What’s Your Diagnosis? Ultrasound-Guided Pediatric Nerve Blocks in the ED

Welcome to this month’s What’s Your Diagnosis Challenge! But before we begin, check to see if you got last month’s case on Lead Poisoning in Children: Emergency Department Recognition and Management right.

Case Presentation: Ultrasound-Guided Pediatric Nerve Blocks in the Emergency Department: An Evidence-Based Update 

A 12-year-old otherwise healthy girl presents to the ED 2 hours after sustaining a laceration on the sole of her right foot, having cut it on a rock… 

The girl’s most recent tetanus vaccination was 2 years ago. On examination, she has a 3-cm linear laceration on her right heel that is hemostatic and extends into subcutaneous tissue. She has an otherwise normal examination and is neurovascularly intact. You would like to irrigate, explore for foreign body, and perform primary laceration repair; however, you recall that direct local anesthesia infiltration to the sole of the foot is very painful, may be difficult to achieve satisfactory analgesia, and can distort wound margins. What other options do you have? Is there a regional nerve block you can perform to anesthetize this area?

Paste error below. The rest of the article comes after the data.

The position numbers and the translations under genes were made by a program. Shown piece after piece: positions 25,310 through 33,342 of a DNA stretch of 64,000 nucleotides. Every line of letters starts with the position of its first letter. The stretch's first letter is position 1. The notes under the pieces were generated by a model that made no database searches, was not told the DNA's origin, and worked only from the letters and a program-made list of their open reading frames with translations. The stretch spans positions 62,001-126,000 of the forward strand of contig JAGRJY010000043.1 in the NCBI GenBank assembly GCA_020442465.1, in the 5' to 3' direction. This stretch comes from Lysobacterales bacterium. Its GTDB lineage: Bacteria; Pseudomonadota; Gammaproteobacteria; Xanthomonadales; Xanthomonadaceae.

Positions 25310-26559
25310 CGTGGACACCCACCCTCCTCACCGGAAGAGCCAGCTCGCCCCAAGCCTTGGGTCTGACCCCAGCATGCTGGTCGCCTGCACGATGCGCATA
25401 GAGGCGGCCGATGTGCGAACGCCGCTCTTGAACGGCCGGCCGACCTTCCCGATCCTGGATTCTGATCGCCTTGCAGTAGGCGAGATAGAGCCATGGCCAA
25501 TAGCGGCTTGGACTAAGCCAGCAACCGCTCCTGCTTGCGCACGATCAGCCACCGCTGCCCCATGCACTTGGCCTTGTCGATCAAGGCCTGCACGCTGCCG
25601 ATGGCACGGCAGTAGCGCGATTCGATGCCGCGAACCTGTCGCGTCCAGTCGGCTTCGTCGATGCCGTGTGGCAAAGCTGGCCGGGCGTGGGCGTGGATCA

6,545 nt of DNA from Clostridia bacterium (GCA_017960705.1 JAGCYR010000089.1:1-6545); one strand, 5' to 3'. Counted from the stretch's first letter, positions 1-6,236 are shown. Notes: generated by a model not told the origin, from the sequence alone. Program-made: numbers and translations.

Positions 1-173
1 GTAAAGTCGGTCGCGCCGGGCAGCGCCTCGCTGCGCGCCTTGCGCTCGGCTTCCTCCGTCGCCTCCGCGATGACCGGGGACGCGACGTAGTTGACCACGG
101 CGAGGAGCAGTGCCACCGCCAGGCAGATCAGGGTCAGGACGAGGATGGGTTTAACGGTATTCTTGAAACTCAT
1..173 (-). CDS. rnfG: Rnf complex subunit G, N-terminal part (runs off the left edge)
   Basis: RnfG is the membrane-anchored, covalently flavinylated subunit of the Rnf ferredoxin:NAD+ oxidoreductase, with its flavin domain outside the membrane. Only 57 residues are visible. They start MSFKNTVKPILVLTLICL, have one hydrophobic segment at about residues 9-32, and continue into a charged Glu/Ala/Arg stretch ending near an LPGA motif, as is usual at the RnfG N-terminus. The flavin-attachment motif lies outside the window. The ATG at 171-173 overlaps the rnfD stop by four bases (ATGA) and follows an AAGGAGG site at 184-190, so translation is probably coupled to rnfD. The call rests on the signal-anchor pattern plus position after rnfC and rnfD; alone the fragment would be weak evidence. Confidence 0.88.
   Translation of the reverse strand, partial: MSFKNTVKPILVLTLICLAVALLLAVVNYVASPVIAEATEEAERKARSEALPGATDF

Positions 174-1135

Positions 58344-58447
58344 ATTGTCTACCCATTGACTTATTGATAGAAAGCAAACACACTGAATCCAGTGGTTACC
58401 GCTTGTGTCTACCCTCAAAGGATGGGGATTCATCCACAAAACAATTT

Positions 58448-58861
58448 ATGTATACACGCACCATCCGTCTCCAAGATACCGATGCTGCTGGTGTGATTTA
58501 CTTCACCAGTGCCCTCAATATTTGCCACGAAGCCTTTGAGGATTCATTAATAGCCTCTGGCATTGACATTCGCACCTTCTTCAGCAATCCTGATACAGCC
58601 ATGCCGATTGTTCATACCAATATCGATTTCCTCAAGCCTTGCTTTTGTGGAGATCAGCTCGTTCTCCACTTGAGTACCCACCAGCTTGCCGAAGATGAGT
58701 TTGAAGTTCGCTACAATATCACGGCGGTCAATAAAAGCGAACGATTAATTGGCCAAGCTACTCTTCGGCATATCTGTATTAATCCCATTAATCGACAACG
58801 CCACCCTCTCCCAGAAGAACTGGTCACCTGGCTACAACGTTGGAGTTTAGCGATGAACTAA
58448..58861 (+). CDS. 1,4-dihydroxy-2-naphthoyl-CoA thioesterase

Case Conclusion

You performed a posterior tibial nerve block using 1% lidocaine and ultrasound guidance. Excellent regional anesthesia was achieved, and you were able to irrigate the wound and repair it with minimal discomfort to the patient. 

Click to review Pediatric Emergency Medicine Practice, Nerve Blocks

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Last Updated on January 26, 2023

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